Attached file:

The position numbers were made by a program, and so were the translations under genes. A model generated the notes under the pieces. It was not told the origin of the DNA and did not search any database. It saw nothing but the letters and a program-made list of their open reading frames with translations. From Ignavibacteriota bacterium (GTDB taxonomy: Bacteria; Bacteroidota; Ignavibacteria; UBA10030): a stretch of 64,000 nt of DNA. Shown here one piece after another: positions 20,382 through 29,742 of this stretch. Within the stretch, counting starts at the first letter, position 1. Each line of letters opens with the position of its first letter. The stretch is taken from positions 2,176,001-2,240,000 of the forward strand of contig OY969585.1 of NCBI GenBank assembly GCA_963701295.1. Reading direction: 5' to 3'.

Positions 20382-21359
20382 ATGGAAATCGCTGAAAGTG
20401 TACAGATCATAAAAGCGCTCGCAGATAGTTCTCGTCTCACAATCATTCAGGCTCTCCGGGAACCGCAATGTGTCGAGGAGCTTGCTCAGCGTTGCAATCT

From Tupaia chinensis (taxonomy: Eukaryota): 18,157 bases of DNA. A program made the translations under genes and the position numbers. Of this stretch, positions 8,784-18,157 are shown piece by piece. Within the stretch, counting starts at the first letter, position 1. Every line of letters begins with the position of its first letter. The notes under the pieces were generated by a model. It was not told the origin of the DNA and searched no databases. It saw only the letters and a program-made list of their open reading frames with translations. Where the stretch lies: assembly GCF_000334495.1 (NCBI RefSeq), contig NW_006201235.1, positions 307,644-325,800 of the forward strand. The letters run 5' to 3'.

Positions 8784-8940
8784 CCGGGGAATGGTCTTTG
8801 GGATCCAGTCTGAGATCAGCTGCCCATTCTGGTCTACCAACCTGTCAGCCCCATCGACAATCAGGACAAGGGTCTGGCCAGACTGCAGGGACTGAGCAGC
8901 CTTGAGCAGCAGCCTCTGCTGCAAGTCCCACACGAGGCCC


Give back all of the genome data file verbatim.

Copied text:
The position numbers were made by a program, and so were the translations under genes. A model generated the notes under the pieces. It was not told the origin of the DNA and did not search any database. It saw nothing but the letters and a program-made list of their open reading frames with translations. From Ignavibacteriota bacterium (GTDB taxonomy: Bacteria; Bacteroidota; Ignavibacteria; UBA10030): a stretch of 64,000 nt of DNA. Shown here one piece after another: positions 20,382 through 29,742 of this stretch. Within the stretch, counting starts at the first letter, position 1. Each line of letters opens with the position of its first letter. The stretch is taken from positions 2,176,001-2,240,000 of the forward strand of contig OY969585.1 of NCBI GenBank assembly GCA_963701295.1. Reading direction: 5' to 3'.

Positions 20382-21359
20382 ATGGAAATCGCTGAAAGTG
20401 TACAGATCATAAAAGCGCTCGCAGATAGTTCTCGTCTCACAATCATTCAGGCTCTCCGGGAACCGCAATGTGTCGAGGAGCTTGCTCAGCGTTGCAATCT

From Tupaia chinensis (taxonomy: Eukaryota): 18,157 bases of DNA. A program made the translations under genes and the position numbers. Of this stretch, positions 8,784-18,157 are shown piece by piece. Within the stretch, counting starts at the first letter, position 1. Every line of letters begins with the position of its first letter. The notes under the pieces were generated by a model. It was not told the origin of the DNA and searched no databases. It saw only the letters and a program-made list of their open reading frames with translations. Where the stretch lies: assembly GCF_000334495.1 (NCBI RefSeq), contig NW_006201235.1, positions 307,644-325,800 of the forward strand. The letters run 5' to 3'.

Positions 8784-8940
8784 CCGGGGAATGGTCTTTG
8801 GGATCCAGTCTGAGATCAGCTGCCCATTCTGGTCTACCAACCTGTCAGCCCCATCGACAATCAGGACAAGGGTCTGGCCAGACTGCAGGGACTGAGCAGC
8901 CTTGAGCAGCAGCCTCTGCTGCAAGTCCCACACGAGGCCC